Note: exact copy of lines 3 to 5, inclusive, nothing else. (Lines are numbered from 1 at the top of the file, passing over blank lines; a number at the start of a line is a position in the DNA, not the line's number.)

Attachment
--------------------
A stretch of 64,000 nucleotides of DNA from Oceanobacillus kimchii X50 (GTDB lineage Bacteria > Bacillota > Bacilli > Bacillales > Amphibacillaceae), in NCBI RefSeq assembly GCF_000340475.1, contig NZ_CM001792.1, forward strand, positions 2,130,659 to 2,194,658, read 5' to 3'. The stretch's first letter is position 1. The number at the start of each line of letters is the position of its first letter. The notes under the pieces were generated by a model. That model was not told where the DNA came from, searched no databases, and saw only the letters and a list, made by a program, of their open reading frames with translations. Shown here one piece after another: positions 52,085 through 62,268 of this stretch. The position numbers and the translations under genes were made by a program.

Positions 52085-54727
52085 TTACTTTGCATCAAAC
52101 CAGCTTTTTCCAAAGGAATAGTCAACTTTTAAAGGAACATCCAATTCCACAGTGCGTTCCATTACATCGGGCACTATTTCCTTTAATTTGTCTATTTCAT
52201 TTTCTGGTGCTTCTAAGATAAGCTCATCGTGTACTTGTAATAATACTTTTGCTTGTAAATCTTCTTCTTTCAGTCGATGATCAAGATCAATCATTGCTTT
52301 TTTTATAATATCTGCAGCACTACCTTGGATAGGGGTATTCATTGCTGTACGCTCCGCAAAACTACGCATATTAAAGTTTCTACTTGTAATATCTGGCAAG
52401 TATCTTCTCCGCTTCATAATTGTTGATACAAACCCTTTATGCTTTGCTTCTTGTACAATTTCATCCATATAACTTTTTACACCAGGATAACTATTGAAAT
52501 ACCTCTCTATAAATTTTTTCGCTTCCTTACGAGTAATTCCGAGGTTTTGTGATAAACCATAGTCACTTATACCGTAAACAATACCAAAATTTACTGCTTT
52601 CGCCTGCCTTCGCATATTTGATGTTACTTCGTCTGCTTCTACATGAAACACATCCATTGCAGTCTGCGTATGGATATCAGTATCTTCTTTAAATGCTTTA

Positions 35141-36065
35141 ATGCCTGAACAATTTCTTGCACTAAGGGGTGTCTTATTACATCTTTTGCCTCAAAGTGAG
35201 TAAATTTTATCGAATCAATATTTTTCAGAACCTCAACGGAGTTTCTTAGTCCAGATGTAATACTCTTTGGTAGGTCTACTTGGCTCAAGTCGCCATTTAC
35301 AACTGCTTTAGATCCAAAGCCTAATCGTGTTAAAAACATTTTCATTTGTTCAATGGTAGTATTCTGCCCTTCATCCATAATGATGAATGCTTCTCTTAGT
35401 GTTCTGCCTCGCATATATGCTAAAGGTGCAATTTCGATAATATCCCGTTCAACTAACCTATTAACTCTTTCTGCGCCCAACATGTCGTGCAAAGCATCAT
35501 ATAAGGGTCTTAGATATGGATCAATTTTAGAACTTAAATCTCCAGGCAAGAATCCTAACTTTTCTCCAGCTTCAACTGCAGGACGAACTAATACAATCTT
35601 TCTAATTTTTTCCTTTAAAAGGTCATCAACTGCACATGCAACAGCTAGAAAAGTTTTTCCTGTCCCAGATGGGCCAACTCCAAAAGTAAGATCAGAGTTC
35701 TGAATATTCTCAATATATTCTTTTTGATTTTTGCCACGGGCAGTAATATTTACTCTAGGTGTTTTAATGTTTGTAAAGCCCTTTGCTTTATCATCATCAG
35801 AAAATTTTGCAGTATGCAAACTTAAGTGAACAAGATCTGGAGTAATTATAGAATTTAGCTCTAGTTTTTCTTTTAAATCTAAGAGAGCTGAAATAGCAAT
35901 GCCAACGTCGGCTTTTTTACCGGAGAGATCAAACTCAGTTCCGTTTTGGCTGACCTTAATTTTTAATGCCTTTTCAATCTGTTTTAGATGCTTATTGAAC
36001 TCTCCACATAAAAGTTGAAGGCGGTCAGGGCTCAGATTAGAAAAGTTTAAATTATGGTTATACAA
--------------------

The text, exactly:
52085 TTACTTTGCATCAAAC
52101 CAGCTTTTTCCAAAGGAATAGTCAACTTTTAAAGGAACATCCAATTCCACAGTGCGTTCCATTACATCGGGCACTATTTCCTTTAATTTGTCTATTTCAT
52201 TTTCTGGTGCTTCTAAGATAAGCTCATCGTGTACTTGTAATAATACTTTTGCTTGTAAATCTTCTTCTTTCAGTCGATGATCAAGATCAATCATTGCTTT